There are positive opportunities on the horizon. The announcement by Michael Gove to reform A–levels is much needed. For too long, and through no fault of the students themselves or their teachers, many students have been arriving to study the STEM disciplines at university inadequately prepared. This is a great chance for the education and employer sectors to work together. But for the reforms to stand any chance of yielding success, revisions must be undertaken in an inclusive manner with participation not restricted only to certain sectors or universities.
So where is the National HE STEM Programme in relation to these issues, and what have we learned? Since the Programme commenced its activities in 2009 there has been great change: a new government and a somewhat less clear STEM agenda, economic and financial concerns across the UK as a whole, the introduction of increased student fees and, as a consequence, an increased emphasis upon widening access. Despite these challenges, the statistics of the Programme are impressive: almost 90 higher education institutions actively participating in the Programme through a framework that allowed them to address their individual needs and priorities, and over 300 projects established, many of which are collaborative in nature. The programme was particularly tasked with ensuring sustainability of its activities, and as such adopted an approach which has yielded visible results.
The National HE STEM Programme has been one of a national series of activities that have contributed to success in STEM. There are many worthy of mention, but in particular the National STEM Centre and its associated Science Learning Centres have been critical in enhancing the teaching of STEM within schools and co–ordinating a vast range of STEM initiatives to great effect. A particular success is how the Programme has worked with existing STEM initiatives and organisations to bring added value. Working with STEMNET has seen a range of innovative activities established: universities ‘adopting’ STEMNET STEM clubs to enable delivery of sustained activities with local schools, and STEM students designing and delivering outreach activities to aid their own skills development are just two examples.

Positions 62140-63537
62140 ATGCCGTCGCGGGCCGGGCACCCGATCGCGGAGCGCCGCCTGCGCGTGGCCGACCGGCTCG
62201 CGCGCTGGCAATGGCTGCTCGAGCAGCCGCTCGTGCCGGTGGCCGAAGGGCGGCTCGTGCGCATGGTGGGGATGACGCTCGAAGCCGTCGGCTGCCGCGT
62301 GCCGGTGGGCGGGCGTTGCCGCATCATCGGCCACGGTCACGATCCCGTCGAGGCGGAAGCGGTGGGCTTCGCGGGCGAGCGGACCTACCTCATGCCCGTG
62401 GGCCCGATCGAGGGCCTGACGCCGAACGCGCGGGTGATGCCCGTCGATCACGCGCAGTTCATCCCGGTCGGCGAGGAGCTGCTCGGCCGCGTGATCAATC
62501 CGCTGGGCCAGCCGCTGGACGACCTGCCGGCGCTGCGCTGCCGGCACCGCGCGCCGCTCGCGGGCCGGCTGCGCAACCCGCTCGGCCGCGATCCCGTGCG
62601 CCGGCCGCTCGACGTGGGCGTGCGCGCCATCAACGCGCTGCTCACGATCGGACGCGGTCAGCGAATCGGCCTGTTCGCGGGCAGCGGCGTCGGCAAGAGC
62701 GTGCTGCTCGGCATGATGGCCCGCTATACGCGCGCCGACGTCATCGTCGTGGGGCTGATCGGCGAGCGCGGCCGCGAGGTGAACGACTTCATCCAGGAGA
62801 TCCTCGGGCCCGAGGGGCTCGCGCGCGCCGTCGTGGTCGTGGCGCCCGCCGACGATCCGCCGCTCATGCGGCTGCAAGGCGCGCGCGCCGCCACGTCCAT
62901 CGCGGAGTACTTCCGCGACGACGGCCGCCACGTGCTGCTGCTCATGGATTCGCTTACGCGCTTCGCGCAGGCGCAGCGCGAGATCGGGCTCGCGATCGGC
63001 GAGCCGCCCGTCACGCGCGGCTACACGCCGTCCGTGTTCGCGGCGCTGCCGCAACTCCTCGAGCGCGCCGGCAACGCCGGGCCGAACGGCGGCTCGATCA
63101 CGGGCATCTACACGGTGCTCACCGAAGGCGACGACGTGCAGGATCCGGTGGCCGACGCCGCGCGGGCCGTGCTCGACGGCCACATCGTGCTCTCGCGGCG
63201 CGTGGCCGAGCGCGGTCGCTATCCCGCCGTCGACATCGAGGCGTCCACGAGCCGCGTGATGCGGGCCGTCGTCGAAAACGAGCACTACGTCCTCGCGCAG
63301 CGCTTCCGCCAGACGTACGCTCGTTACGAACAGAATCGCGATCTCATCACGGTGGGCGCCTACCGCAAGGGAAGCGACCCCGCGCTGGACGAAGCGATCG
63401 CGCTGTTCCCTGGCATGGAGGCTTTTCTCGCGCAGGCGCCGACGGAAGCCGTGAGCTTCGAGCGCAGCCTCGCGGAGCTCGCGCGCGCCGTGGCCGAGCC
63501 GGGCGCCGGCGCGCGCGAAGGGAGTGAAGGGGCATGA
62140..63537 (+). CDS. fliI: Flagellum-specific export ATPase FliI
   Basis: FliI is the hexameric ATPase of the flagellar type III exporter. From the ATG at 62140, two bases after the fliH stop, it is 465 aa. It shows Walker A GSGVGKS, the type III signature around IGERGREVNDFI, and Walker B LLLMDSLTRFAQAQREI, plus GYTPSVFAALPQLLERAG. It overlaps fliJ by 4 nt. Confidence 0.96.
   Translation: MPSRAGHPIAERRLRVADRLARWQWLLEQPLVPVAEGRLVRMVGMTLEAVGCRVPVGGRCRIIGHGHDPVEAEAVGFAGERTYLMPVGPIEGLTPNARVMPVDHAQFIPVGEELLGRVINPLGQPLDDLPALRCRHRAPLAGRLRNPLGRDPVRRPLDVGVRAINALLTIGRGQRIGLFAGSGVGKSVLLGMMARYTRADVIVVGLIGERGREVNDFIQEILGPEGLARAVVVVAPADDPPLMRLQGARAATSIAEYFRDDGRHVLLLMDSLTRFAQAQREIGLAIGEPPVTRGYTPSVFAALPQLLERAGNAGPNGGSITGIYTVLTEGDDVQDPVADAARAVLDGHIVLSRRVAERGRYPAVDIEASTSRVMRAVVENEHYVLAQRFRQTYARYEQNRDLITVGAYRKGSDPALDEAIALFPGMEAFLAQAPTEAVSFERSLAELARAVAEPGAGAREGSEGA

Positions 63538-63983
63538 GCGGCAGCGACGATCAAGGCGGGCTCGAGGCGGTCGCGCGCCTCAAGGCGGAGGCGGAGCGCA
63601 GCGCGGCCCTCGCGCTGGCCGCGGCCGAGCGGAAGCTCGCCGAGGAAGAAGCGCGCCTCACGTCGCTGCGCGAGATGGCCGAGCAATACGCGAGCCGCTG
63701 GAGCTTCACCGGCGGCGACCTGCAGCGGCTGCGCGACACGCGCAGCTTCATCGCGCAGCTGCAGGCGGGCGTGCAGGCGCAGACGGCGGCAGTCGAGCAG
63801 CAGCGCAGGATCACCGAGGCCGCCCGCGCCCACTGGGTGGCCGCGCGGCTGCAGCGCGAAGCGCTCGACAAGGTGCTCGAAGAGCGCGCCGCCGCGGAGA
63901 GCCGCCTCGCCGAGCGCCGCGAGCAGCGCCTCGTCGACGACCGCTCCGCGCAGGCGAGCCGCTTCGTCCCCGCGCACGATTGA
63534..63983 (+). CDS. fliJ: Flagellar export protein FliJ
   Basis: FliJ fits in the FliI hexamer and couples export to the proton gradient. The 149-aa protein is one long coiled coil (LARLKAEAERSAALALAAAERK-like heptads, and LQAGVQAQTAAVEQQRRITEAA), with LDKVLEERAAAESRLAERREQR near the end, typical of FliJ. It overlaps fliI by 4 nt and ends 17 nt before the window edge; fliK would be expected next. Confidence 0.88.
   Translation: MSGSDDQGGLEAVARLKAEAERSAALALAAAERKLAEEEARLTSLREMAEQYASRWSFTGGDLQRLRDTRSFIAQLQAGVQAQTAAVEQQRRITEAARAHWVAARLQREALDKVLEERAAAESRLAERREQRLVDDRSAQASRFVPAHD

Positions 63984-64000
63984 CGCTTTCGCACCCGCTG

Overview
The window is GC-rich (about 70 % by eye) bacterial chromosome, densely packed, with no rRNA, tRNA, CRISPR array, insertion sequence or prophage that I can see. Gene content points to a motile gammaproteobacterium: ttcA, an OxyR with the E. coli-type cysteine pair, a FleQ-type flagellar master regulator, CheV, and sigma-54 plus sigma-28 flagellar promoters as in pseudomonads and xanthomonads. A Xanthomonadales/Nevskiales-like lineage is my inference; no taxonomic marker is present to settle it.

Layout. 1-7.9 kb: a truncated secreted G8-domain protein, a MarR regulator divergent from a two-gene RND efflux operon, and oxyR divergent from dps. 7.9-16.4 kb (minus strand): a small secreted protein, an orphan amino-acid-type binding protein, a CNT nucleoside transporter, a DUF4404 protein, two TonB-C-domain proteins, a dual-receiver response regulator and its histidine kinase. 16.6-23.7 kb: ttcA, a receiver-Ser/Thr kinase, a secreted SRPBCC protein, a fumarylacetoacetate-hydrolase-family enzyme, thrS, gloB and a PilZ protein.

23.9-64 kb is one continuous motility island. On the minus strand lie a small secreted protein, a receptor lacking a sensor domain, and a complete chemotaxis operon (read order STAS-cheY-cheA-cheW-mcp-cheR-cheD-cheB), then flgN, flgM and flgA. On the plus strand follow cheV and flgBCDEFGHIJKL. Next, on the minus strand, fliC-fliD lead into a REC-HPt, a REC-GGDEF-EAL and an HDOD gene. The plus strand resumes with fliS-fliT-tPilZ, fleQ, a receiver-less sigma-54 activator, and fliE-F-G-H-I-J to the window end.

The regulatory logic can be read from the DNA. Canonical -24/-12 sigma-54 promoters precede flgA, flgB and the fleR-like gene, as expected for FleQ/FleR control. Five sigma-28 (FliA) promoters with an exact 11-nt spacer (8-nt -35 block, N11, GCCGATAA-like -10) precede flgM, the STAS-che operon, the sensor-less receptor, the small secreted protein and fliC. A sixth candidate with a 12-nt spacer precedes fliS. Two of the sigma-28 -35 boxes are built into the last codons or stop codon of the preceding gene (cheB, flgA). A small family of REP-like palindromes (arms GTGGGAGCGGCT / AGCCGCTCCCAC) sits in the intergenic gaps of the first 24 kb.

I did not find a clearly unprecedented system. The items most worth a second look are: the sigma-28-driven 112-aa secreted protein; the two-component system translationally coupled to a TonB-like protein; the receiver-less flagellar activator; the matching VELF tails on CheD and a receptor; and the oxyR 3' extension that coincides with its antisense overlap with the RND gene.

Perhaps however, the most significant success of the Programme is that the conference that took place in Birmingham this week does not mark the conclusion of its activities. While it marks the conclusion of the public funding that initiated it, its work and legacy will continue within those organisations who have participated. The Programme has sought to bring together the higher education STEM community, much in the way the National STEM Centre has with the school and college sectors. It is therefore a great success that the University of Birmingham will be continuing to work with the National STEM Centre to the benefit of the higher education sector through its recently established STEM Education Centre. This is just the start of a series of collaborations that the University will lead that will further ensure a legacy for the work of the Programme.
This week, there has been a real buzz around Birmingham as all aspects of teaching, learning, recruitment, progression and skills are discussed and debated. Ideas have been shared and collaborations developed; STEM has received the attention it rightly deserves. It may not quite be on the scale of the Olympics, but it is equally important. The question now is how can government not only sustain the success and maintain momentum, but also ensure we remain a world leader for our STEM skills? Much like the debate as our sportsmen and women prepare for Rio 2016.
Director of the National HE STEM Programme
University of Birmingham
From the 4–6 September 2012, the National HE STEM Programme, a 21 million, 3–year initiative established by the Higher Education Funding Councils for England and Wales, held a major conference at the University of Birmingham, showcasing and disseminating the learning from its work within England and Wales.